|Quoting mainMAN (Thread starter):|
I'd appreciate any thoughts on this, it perhaps sounds like I'm being pedantic, but I'd like to get this right the first time!
|Quoting KaiGywer (Reply 5):|
Just be prepared, your first fish WILL die...lol
|Quoting mainMAN (Reply 4):|
Thanks for your input guys, very useful advice there. The guy in my local supplier did tell me that there's a lot of conflicting information on online websites, but assures me it's not quite as difficult as it's sometimes made out to be!
You will notice that there's a LOT of chemicals available on the market. They all claim to do different things, some of which are expensive! The only one I really bother with is Tapsafe. This removes chlorine from the water. Imo the less chemicals, the better. Especially considering they can react differently if you mix multiple chemicals together. Of course, your local fish store owner isn't likely to agree on that.
Keep in mind that Tetras are quite prone to a parasite known as whitespot. As the name suggests, whitespot consists of white spots that appear on the fish. It's believed that stress is a common cause of whitespot. Keep an eye out for it because it can spread to other fish quickly and if untreated, it will kill all of your fish in next to no time. I've had that problem numerous times and because of it, I only go for hardier fish now.
While Tetras are generally placid, there's some fish that don't make suitable tank mates. I know quite a few people who have mixed them with a Siamese fighter. If you have a shoal of Tetras, it's likely that they will nip the tail of a Siamese fighter. Siamese fighter's are highly prone to Whitespot, so you want to avoid any stress.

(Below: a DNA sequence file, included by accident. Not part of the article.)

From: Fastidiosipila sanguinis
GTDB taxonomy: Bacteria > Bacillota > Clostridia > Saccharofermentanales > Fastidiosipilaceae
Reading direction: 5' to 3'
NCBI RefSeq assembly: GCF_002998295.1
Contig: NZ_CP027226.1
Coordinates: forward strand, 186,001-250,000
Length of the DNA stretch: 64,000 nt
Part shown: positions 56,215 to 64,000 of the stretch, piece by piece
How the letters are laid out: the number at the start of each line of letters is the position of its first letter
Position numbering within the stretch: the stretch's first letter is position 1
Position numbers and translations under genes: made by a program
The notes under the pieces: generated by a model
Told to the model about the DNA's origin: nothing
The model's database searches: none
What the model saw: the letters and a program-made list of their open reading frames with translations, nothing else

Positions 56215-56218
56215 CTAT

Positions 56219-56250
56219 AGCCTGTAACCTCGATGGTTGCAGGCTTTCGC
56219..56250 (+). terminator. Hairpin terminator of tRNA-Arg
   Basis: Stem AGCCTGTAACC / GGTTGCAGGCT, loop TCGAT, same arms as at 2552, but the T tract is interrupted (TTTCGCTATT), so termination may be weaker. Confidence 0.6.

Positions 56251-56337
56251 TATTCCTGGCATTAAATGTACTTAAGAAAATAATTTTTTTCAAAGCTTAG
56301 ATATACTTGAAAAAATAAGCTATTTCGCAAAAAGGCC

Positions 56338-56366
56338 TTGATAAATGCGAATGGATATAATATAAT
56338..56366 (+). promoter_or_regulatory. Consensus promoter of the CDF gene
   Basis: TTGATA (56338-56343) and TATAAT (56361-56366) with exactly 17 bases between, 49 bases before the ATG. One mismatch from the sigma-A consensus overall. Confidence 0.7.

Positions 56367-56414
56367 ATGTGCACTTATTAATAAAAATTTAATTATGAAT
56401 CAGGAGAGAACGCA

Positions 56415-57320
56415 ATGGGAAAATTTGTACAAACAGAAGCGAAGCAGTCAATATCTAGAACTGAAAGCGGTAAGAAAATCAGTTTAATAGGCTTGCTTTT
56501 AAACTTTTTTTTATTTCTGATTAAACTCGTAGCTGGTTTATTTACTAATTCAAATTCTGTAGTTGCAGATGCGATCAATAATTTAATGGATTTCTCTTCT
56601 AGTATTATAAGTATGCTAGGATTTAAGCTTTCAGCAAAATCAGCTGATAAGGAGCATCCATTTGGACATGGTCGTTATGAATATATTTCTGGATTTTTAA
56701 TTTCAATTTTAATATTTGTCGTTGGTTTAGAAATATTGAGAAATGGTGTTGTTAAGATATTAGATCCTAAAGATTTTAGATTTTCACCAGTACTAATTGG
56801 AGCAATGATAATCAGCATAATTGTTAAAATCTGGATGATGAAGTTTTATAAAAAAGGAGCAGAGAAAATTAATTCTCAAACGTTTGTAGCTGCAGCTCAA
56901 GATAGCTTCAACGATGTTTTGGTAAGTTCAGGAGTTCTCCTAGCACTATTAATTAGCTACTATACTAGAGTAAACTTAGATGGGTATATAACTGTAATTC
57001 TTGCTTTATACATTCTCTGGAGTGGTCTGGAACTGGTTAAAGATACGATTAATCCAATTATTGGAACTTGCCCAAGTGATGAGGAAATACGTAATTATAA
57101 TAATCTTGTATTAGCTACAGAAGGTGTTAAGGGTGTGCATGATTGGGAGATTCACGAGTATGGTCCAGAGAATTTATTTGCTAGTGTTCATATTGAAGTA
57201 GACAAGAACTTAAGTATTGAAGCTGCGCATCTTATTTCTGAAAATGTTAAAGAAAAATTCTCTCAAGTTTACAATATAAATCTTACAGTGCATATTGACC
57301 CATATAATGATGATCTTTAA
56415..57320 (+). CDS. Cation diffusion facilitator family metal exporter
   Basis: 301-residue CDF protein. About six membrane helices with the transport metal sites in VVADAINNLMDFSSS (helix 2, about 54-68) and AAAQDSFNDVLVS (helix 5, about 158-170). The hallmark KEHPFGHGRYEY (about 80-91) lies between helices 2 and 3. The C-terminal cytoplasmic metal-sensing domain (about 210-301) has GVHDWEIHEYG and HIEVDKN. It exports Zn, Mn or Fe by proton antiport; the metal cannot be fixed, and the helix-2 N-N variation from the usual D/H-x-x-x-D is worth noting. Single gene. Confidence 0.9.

Red Siamese fighter:
I hope you find this useful. I know a lot of what I said is not textbook, but it's what I've experienced over the years.
|Quoting richm (Reply 7):|
Personally I found it much much more difficult to keep smaller tanks under control.
|Quoting richm (Reply 7):|
Personally I found it much much more difficult to keep smaller tanks under control. The water quality can deteriorate rapidly if you're not careful. This is partly due to the fact that small filters are not always very effective, as they don't always feature a full/comprehensive filtration process. (The proper process for filtering water is slightly more complicated than just removing waste and circulating water.) An excessive build up of waste in your tank will lead to high ammonia levels and this was always the problem I encountered with small tanks. As a result of this, extra care has to be taken to avoid:
- Poor water maintenance
- Improper/unnecessary use of chemicals
|Quoting PC12Fan (Reply 8):|
The best tip I could offer is don't be in a hurry. Even if you use chemicals, go a week or even two. I've always had good luck with that. Even if a colloidal suspension occurs (cloudiness) it will give you plenty of time before you move in the new tenants!
|Quoting type-rated (Reply 9):|
You can also let the chlorine disipate out of the water by just letting the tank sit for about a week with no lid on the tank. The chlorine will evaporate out of the water.
|Quoting GerbenYYZ (Reply 11):|
You may also want to consider getting a small Pleco, one is a tank is plenty. I've had great luck with them keeping the tank clean if any algae starts to form on the glass. If you do have algae, it only takes the Pleco a day or two to eat it all (in my 10 and 16 gallon tank).